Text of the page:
ii) PI configuration: This was straight forward in our case as it was simple SOAP to proxy and reverse.

iii) Back end ABAP adjustments: These were made to fill in organizational data as the third party system doesn’t have concept of some of the                 organisational structure, data etc.


iv) BASIS activities: Installation of add-ons (e.g. ECC-SE add on via SAINT), regeneration of affected ABAP programs via SGEN.


v) Co-ordination of regression testing: This may involve change management, regression testing and functional owner of the application / process area.


Some of the points we learnt from experience:


– Be ready to spend time in advance of the actual development in prototyping and investigation. However, it pays back in later stages of projects.


– We had to build application logging on ECC side so that in case of errors a functional person knows what to look for.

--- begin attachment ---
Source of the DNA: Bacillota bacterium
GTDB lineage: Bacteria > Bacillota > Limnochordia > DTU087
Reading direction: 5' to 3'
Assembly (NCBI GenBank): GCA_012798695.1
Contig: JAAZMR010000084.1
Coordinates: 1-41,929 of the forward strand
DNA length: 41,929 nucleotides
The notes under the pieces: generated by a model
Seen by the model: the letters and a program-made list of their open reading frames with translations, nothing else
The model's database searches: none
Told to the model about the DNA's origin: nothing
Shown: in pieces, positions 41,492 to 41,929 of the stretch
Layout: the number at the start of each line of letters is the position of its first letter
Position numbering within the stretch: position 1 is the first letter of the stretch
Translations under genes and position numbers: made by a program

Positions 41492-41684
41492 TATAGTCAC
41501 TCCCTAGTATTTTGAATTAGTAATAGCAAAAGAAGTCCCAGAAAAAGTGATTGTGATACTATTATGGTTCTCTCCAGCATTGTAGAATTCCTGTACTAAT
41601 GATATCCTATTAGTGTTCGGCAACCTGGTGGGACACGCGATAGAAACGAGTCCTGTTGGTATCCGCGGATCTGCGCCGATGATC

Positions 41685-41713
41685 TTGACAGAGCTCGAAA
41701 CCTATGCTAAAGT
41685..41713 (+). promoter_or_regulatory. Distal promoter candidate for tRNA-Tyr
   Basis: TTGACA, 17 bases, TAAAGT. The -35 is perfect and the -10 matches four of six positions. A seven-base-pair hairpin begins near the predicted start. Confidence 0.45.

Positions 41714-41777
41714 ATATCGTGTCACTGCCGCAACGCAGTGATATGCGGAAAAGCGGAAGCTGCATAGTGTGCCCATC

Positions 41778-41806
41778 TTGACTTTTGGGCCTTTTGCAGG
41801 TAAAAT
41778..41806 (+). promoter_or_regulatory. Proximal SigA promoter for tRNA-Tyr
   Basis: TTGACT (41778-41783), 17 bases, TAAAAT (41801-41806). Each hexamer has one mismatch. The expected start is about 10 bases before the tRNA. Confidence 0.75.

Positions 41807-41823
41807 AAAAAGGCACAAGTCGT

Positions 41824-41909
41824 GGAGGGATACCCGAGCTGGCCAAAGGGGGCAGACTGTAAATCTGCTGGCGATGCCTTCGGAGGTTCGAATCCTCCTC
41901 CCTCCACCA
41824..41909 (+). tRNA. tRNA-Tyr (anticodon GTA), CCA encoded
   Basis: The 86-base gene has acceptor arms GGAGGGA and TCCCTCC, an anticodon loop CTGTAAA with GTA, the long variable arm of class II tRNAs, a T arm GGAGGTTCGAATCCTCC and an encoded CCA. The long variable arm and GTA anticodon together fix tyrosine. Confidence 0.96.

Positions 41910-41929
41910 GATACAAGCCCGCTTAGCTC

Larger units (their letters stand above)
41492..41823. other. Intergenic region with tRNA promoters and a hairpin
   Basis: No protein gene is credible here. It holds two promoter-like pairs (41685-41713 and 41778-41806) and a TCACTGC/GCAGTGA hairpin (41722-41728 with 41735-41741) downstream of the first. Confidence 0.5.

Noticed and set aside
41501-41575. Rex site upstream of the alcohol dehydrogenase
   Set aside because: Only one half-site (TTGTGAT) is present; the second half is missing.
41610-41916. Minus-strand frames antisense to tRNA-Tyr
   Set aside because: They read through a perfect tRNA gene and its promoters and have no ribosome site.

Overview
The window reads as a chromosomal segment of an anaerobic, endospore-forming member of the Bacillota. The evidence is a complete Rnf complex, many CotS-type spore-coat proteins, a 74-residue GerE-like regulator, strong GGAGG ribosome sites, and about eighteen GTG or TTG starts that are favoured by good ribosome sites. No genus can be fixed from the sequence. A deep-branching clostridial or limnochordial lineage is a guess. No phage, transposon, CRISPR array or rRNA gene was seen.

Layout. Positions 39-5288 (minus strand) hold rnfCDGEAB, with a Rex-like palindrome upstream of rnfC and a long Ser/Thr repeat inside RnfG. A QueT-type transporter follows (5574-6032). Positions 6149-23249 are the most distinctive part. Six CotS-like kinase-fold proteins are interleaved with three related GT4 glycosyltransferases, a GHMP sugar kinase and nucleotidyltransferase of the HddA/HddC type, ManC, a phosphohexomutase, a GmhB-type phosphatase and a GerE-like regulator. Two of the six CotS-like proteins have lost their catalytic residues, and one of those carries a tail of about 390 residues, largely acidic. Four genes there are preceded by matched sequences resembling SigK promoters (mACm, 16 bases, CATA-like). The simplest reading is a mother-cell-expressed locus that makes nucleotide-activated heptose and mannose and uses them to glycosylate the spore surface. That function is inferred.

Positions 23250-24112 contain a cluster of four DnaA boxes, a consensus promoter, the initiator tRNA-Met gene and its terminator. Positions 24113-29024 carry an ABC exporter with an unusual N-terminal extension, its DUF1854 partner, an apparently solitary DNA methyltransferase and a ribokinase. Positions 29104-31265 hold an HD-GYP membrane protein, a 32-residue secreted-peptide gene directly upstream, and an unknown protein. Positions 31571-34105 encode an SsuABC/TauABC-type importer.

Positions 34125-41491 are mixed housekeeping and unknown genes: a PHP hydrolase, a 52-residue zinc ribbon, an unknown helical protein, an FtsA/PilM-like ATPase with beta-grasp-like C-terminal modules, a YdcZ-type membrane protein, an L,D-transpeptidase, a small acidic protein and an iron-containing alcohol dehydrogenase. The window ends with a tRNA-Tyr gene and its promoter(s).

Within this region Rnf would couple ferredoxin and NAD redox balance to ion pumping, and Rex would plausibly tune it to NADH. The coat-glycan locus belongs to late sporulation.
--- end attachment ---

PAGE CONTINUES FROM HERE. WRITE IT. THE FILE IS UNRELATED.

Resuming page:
– There was one instance where we had to overwrite SAP solution. Fortunately, it can always be over-written as a post-exit method in the implementing ABAP class.


– Update some of the system parameters ( e.g. icm/keep_alive_timeout parameter in downstream PI systems). While transporting ESR contents, we realised that the transport import was failing after 5 minutes. These ESR transports with stnadard SAP content can get really big and it’s best to send them in separate transports (for each SWCV) . Our first attempt in trying to import them took 22 minutes in total!


In part2, I’ll describe the steps in more detail to make the implementation process clearer but from our experience, SOA is definitely not dead!

Link to part 2 : http://scn.sap.com/community/pi-and-soa-middleware/blog/2013/06/04/reducing-integration-effort-by-leveraging-sap-enterprise-services-part2